There is no alternative to learning to live with the virus
One of my major frustrations over the past 18 months has been watching governments at both Federal and State level acting as if they can keep Australia COVID-free forever.
This absurd belief has been behind the lack of urgency in obtaining sufficient vaccine supplies and also been the main justification behind our strategy of relying on closed national borders and lockdowns to try to eradicate COVID from Australian shores.
However, anyone who considered the next steps after Australia’s population was fully vaccinated could have seen the problem with this strategy.
While the vaccines perform as well as can be expected – which is why we should encourage everyone to get vaccinated as soon as possible – the fact remains that being vaccinated doesn’t completely eliminate the chance of you catching COVID nor from passing the virus on from others.
This basic reality and the fact that it is so contagious means that as soon as Australia opens its international borders, it is inevitable that COVID will re-enter our shores and quickly spread around the country.
And unless the Australian people want to endure lockdowns and other restrictions for years if not decades to come, the only logical conclusion from this reality is that we should get everyone vaccinated as quickly as possible and then learn to live with the virus.
Exception to the groupthink
A notable exception to the COVID groupthink has been NSW Premier Gladys Berejiklian. Unlike virtually every other political leader, Gladys has tried to find a happy medium between combatting the various outbreaks and not destroying jobs, businesses and livelihoods.
Even after being forced to impose another lockdown on Sydney and then gradually tighten restrictions in response to the Delta outbreak, Gladys has been quite vocal in recent weeks about potentially easing restrictions beginning in September once NSW reaches the 50% vaccination threshold.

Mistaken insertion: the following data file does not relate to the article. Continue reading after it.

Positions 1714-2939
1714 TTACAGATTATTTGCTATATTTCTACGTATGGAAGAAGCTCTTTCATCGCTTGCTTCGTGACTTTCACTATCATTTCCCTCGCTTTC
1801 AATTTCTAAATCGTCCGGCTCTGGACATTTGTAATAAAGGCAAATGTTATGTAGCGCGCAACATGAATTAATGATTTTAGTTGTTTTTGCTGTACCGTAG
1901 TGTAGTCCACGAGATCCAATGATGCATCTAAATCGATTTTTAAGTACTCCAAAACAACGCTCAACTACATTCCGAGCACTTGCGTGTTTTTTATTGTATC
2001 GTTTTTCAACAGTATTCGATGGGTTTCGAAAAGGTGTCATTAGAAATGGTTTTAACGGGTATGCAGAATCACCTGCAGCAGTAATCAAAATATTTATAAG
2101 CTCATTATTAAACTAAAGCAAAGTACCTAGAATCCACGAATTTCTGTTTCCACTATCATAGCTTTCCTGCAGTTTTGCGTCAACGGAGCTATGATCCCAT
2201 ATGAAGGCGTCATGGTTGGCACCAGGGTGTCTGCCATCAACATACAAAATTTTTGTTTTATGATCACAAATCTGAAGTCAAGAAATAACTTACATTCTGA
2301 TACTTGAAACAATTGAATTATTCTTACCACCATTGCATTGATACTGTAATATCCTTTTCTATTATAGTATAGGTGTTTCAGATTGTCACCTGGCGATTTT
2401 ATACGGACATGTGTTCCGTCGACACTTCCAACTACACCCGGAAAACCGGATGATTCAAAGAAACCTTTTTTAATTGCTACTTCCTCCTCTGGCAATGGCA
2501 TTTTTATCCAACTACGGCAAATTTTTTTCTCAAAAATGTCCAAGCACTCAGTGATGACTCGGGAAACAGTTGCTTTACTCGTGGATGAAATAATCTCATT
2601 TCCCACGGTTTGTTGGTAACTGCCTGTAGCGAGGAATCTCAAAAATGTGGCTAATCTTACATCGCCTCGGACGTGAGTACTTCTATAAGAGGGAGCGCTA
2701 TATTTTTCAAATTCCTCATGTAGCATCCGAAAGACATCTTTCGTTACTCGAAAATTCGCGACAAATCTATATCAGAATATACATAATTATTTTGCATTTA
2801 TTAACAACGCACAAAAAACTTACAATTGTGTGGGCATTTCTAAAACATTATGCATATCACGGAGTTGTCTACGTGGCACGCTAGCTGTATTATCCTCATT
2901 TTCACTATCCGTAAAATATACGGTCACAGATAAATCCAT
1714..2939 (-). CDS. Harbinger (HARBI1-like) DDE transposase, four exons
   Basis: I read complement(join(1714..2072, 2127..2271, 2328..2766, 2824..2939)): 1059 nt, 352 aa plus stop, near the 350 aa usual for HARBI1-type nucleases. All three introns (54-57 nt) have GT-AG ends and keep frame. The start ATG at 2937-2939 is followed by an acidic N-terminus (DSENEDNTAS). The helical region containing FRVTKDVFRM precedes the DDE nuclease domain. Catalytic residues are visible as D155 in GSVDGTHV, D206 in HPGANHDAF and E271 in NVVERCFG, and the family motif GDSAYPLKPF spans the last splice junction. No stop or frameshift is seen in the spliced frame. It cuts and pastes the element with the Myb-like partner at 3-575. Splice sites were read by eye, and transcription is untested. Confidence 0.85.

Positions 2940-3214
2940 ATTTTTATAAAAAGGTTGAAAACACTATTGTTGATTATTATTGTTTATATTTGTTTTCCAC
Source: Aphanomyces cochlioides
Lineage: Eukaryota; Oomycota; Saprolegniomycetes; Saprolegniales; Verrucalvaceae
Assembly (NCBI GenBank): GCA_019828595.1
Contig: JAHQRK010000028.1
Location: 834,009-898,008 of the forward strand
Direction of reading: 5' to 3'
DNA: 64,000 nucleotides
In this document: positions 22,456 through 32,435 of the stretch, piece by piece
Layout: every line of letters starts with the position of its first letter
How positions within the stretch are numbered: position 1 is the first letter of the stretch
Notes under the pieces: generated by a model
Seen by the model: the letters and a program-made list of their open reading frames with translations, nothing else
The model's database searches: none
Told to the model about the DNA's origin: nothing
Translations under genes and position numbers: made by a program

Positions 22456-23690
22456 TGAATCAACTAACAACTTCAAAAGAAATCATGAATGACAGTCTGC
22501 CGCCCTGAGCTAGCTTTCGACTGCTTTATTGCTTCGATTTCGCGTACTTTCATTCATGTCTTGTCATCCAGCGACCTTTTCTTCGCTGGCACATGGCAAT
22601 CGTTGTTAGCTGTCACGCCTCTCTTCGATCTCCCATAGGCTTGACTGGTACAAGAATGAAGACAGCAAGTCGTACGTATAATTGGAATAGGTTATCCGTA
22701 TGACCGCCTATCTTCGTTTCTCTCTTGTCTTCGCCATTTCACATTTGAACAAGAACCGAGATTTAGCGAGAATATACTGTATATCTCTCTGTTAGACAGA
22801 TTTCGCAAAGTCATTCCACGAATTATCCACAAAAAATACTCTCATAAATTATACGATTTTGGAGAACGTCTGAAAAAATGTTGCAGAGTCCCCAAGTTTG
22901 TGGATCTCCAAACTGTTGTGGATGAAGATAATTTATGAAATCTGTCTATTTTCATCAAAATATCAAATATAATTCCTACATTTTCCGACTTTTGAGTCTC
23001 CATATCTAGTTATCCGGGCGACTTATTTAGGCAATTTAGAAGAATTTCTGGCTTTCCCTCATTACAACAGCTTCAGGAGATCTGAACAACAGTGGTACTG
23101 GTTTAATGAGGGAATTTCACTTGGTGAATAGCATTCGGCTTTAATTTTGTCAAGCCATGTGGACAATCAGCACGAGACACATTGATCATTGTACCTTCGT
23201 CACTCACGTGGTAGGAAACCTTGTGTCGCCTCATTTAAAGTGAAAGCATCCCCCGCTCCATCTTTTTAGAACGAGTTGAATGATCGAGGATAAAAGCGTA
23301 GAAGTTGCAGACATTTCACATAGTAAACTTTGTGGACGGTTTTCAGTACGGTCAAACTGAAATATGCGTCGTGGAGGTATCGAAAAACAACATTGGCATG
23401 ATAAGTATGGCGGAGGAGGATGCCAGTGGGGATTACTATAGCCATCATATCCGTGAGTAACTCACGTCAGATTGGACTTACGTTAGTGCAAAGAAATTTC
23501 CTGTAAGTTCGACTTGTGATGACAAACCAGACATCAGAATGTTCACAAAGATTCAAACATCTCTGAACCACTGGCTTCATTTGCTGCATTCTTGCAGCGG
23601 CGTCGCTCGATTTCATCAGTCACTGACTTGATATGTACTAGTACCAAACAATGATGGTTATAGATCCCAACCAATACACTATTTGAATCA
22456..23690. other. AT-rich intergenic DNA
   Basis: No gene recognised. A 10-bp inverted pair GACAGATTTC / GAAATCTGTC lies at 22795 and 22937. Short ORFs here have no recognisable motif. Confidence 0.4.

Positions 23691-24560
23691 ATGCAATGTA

This is basic common sense, for two reasons.
By talking about potentially easing restrictions in September for those who are vaccinated, she has encouraged hundreds of thousands of Sydneysiders to put aside any hesitancy they might have had over the Astra Zeneca vaccine and get vaccinated.
In particular, I have heard from many friends and relatives that younger people (i.e. those younger than 40) are stepping up in large numbers to get vaccinated so they can hopefully get on with their lives.
Incentivising people to get vaccinated is, quite simply, good public policy.
Vaccinations the only way out
But it is also common sense because vaccinations are the only way out of this mess.
As Gladys stated this week:
“We have to accept what the future looks like, and be real about it and deal with it’’
She later added that it is “almost impossible” to eliminate the Delta variant.
I think Victoria is likely to learn this in the coming weeks and it will be interesting to see just how draconian Premier Dan Andrews is prepared to be in trying to emulate King Canute.
As for Western Australia Premier Mark McGowan, he has responded by saying that he will still aim for zero-COVID in his state even when 80% of Western Australians are fully vaccinated.
Good luck to him.
If he wants to cut off Western Australia from the rest of Australia and the world then hopefully he will suffer a crushing defeat at the ballot box in due course.
As for Gladys, I hope she stands her ground and forces other politicians to finally acknowledge that we have to learn to live with the virus.